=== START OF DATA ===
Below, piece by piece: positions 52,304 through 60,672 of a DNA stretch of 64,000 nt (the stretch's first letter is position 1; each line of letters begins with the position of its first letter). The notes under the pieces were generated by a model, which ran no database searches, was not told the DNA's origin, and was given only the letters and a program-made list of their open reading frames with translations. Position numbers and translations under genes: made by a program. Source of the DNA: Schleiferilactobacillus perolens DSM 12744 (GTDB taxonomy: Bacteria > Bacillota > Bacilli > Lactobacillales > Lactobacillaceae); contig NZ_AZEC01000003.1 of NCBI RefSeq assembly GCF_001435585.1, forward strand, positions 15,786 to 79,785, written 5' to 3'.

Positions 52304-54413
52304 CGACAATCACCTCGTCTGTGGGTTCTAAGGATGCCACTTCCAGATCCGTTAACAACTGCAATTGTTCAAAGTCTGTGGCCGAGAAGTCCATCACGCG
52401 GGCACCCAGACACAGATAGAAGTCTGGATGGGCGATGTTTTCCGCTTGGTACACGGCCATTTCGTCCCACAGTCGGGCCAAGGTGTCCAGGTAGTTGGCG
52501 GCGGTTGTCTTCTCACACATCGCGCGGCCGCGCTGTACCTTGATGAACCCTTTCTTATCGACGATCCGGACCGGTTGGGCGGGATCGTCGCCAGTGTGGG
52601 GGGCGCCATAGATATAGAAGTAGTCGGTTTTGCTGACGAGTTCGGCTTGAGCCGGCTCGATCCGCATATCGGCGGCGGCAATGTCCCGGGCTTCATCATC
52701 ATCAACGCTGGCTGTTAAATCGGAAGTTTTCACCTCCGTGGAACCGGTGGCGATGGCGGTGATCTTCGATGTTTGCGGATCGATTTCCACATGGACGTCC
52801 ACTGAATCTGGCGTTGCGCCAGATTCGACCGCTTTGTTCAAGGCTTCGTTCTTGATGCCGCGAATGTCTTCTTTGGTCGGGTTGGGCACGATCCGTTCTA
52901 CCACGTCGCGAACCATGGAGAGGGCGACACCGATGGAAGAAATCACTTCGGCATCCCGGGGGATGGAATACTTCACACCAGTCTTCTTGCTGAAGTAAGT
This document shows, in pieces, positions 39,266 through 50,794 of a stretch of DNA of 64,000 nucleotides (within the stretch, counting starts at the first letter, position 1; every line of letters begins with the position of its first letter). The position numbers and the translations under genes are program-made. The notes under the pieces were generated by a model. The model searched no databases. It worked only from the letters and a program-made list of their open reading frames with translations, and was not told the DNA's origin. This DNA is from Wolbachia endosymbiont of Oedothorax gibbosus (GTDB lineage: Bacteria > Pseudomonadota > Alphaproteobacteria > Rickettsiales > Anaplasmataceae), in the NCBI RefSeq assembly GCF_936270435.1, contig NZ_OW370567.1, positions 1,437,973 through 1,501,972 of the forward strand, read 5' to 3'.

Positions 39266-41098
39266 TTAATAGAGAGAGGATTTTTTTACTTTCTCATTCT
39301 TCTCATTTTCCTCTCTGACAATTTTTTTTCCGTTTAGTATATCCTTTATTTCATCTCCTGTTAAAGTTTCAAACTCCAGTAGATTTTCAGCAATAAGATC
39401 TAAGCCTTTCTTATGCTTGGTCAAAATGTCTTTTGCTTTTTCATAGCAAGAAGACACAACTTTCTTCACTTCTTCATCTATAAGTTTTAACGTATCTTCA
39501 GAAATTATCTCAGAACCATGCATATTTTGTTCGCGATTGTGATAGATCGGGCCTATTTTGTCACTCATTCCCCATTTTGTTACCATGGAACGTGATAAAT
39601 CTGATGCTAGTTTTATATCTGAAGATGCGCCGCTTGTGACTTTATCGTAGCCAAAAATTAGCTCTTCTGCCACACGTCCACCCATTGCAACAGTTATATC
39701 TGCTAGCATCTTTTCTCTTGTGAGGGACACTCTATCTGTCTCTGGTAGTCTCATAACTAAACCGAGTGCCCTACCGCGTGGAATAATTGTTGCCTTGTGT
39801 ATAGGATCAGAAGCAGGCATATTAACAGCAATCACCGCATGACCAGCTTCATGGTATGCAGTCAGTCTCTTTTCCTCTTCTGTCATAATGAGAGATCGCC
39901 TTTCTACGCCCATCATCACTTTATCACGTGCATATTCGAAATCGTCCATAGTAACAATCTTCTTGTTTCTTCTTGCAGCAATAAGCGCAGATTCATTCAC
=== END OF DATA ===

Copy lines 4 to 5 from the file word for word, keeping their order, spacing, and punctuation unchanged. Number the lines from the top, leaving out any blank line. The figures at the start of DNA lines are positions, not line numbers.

52401 GGCACCCAGACACAGATAGAAGTCTGGATGGGCGATGTTTTCCGCTTGGTACACGGCCATTTCGTCCCACAGTCGGGCCAAGGTGTCCAGGTAGTTGGCG
52501 GCGGTTGTCTTCTCACACATCGCGCGGCCGCGCTGTACCTTGATGAACCCTTTCTTATCGACGATCCGGACCGGTTGGGCGGGATCGTCGCCAGTGTGGG